More than two dozen states filed lawsuits Friday seeking to block the Obama administration’s signature climate-change regulation in a wave of opposition that coincided with new calls from scientists and even former Republican administration officials for deeper cuts in carbon pollution for the sake of the planet.
The flurry of litigation was triggered by the official promulgation of the White House’s Clean Power Plan, an ambitious and controversial regulation that seeks to dramatically reduce heat-trapping emissions from electric utilities, mostly by cutting reliance on coal.
Opponents of the plan waited for Friday’s publication of the rule in the Federal Register to file lawsuits accusing the administration of unlawfully using the federal Clean Air Act to force states to curb emissions of greenhouse gases blamed for global warming.
“The Clean Power Plan is one of the most far-reaching energy regulations in this nation’s history,” said Patrick Morrisey, attorney general of West Virginia, which joined 23 other states in a lawsuit filed in federal court in Washington. Two other states, Oklahoma and North Dakota, filed suits separately.
Noting that coal-burning was the regulation’s primary target, Morrisey said his state was “proud to be leading the charge against this administration’s blatant and unprecedented attack on coal.”
Despite the legal challenges and rhetoric, some states that are parties to the lawsuit are simultaneously considering developing plans for complying with the rule. The Clean Power Plan offers extensive incentives for states to come up with their own strategies for meeting the carbon-cutting goals set by the Environmental Protection Agency. EPA officials and some outside experts say most states could meet the targets with relatively little pain by establishing regional carbon-trading plans that allow bigger polluters to buy pollution-cutting credits from utilities that make electricity from natural gas or renewables such as wind and solar power.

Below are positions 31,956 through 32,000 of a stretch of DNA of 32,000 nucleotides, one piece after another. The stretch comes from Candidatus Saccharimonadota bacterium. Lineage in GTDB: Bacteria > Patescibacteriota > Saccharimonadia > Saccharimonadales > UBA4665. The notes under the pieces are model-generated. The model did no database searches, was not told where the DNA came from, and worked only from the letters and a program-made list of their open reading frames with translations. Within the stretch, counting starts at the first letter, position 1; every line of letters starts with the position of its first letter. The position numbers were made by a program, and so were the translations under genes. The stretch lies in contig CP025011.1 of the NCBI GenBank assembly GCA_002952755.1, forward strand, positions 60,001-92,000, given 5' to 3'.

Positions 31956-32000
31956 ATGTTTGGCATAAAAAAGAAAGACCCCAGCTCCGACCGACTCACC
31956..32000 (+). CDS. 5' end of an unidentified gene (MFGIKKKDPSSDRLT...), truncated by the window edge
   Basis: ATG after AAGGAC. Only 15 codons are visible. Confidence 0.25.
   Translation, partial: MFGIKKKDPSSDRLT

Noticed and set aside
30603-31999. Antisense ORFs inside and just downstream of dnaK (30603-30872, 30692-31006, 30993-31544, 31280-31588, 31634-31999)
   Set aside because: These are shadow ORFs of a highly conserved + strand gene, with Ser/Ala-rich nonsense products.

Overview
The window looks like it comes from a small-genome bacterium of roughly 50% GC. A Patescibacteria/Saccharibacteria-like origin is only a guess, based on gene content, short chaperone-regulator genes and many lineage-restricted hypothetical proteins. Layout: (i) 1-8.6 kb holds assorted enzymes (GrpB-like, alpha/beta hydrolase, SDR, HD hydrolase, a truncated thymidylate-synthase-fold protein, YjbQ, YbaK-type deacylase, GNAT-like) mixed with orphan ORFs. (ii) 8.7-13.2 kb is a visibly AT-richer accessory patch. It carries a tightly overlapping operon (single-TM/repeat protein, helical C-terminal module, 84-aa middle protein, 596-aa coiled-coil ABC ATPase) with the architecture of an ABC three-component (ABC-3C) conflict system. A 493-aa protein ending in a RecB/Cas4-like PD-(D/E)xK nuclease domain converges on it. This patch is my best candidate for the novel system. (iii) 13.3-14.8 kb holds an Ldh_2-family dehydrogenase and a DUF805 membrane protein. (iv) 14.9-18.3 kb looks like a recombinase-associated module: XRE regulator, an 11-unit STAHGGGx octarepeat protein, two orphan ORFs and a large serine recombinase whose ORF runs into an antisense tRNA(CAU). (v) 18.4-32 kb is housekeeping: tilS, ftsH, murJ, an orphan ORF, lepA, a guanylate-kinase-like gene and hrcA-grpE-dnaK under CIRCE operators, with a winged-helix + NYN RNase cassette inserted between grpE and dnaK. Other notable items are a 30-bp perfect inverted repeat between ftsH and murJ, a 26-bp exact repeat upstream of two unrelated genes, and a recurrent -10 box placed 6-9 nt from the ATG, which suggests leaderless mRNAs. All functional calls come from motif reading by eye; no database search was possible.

EPA Administrator Gina McCarthy defended the regulation Friday as having “strong scientific and legal foundations,” and she predicted the agency would prevail in court.
“Because greenhouse gas emissions threaten public health and welfare, EPA is using its authority under the Clean Air Act to regulate sources of these pollutants, including in the power sector,” McCarthy wrote in a blog published on the agency’s Web site.
The Clean Power Plan, adopted in August, is a cornerstone of the administration’s plan to reduce U.S. carbon emissions by up to 28 percent by 2030, compared with 2005 levels.
Other states have voiced strong support for the carbon-cutting plan, which, if implemented, is expected to also lead to improved air quality in many of the nation’s cities. The EPA’s rule was defended Friday by a diverse group that included state regulators, environmentalists, climate scientists and even a pair of former EPA administrators from Republican administrations.
“The country needs to reduce [carbon dioxide] from existing power plants which generate 40 percent of America’s CO2,” said a joint statement by William K. Reilly, the EPA chief during the George H.W. Bush administration, and William D. Ruckelshaus, who led the agency in the administrations of Richard M. Nixon and Ronald Reagan. “The rule is needed, and we hope the courts will recognize that it is on the right side of history.”